After a grueling stay in the Neonatal Intensive Care unit, also known as the NICU, your baby is finally coming home. It’s an exciting time that should be celebrated! It can also be a bit scary. Many babies come home from the NICU with a special machine called an apnea monitor. Most hospitals will require that you learn basic infant CPR if your baby will be coming home with an apnea monitor.
The apnea monitor will measure your baby’s heart rate and respiration’s. Some baby’s will only need the monitor while sleeping while other baby’s will need to be monitored at all times. Your Doctor will advise you on what is right for your baby.
The monitor will keep a computer record of your baby’s heart rate and respiration’s on an internal hard drive that will be downloaded about once a month by a technician and evaluated by a neonatologist. The results will determine if your baby may discontinue use or need to remain on the monitor.
Once baby is home, hearing an apnea monitor alarm can be terrifying. As difficult as it will be, try not to panic. First, LOOK at your baby. If it is a true alarm, the tip of your baby’s nose will begin to look bluish in color. If the baby’s color is very pale or bluish, place your hand on baby’s chest and give him a very gentle jiggle. (Never shake a baby with force). Most times, that is all that is required to remind baby to take a breath. If that doesn’t work, you may be more aggressive. Pinch his heel or even pick him up. In rare cases, you may need to start CPR, call 911, and contact your baby’s Dr. about the episode.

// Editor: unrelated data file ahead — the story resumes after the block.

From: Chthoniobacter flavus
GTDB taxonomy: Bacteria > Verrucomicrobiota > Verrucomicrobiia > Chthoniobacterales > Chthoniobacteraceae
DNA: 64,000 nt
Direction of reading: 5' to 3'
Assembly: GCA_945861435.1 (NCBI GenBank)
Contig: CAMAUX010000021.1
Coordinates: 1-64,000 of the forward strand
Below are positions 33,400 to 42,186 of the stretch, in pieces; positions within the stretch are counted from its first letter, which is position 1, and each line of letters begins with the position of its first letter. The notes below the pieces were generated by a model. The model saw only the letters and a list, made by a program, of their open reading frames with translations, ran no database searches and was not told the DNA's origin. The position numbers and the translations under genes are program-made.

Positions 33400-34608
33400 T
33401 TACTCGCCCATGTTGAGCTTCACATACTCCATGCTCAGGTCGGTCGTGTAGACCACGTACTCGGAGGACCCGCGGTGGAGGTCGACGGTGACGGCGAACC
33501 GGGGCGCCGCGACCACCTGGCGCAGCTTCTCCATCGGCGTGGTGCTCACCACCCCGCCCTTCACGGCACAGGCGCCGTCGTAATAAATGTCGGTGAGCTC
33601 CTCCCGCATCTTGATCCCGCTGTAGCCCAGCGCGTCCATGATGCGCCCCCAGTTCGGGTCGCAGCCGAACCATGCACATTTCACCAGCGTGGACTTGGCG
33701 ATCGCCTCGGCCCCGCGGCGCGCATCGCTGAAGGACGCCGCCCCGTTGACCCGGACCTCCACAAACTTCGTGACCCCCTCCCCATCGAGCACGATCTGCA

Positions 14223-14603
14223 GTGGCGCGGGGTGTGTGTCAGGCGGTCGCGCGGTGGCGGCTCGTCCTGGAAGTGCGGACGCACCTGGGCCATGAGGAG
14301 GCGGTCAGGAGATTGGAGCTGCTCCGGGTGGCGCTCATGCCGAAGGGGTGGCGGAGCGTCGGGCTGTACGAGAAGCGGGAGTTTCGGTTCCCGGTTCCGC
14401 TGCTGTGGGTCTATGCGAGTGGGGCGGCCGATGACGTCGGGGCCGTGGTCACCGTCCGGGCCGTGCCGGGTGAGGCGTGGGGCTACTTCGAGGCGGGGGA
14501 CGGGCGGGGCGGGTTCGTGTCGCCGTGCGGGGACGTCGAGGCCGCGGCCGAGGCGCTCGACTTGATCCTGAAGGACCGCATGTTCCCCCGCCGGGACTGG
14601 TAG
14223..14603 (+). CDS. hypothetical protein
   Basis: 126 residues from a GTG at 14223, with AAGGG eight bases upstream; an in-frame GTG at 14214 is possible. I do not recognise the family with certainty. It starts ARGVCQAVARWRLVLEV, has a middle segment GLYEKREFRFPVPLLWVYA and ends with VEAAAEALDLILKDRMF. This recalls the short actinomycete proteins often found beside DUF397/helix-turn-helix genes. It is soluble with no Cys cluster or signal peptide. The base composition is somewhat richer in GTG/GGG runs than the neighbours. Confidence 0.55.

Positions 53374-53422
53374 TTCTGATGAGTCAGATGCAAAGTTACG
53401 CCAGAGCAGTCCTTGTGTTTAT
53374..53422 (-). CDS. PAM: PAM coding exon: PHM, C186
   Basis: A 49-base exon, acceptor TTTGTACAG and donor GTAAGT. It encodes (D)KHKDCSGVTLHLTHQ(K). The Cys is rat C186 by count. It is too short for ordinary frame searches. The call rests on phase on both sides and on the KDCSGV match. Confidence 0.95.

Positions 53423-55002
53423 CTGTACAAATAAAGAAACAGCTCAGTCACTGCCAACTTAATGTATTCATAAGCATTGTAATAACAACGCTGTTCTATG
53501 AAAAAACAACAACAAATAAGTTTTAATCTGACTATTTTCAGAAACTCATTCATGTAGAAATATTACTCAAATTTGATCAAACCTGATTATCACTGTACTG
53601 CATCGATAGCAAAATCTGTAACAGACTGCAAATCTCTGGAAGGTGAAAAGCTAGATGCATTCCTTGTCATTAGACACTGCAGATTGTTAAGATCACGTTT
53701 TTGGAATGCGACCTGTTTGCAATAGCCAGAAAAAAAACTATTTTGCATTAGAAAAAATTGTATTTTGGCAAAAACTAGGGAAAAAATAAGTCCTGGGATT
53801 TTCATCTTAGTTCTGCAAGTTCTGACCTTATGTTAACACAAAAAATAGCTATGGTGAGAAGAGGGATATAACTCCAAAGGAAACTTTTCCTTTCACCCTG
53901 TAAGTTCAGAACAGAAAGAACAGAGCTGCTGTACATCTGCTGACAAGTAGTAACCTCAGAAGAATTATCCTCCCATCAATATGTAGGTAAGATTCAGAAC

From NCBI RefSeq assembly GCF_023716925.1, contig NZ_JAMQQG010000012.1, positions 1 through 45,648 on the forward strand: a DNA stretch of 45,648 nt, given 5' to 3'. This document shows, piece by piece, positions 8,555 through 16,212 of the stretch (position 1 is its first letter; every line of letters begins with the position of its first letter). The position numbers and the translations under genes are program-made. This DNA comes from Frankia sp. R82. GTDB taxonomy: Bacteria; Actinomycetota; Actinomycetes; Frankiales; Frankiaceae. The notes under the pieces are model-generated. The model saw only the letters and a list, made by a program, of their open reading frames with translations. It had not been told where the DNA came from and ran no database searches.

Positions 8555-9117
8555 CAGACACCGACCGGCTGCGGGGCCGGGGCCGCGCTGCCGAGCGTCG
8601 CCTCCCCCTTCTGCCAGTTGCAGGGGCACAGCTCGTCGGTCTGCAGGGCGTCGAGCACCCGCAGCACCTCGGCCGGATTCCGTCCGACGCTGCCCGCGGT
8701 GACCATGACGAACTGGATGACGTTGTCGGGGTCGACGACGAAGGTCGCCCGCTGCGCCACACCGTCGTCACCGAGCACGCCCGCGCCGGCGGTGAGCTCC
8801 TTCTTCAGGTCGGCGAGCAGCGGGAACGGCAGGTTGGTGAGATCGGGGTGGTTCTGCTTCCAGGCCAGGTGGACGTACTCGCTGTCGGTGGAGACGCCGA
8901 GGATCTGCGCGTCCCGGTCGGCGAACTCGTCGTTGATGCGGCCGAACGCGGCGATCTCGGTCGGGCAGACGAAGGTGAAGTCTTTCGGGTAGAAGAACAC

If the alarm is sounding but you can see that the baby’s color is good and her chest is rising and falling, it may just be a loose or dirty electrode. Remove the rubber electrodes from the baby’s chest, disconnect the wires and wash them with warm soapy water, rinse well and then wipe with alcohol. When reconnecting, be sure that the wires at both ends are plugged in snugly. When properly inserted, none of the metal on the end of the plug should be visible.
A low battery will also cause an apnea monitor to alarm. If this is the case, the low battery light will be lit. Simply plug the monitor into any wall outlet to charge. Be sure that your baby’s monitor is fully charged before going on a long outing.
Occasionally, the rubber electrodes can irritate your baby’s skin as was the case with my daughter. It is okay to vary placement slightly to avoid skin breakdown as long as the leads are within the correct parameters.
Although it can be scary bringing your baby home on an apnea monitor, remember that it is for the safety of your baby. Once you have become familiar with the workings of your baby’s monitor, you will find much comfort in knowing that your baby is safe at home with you.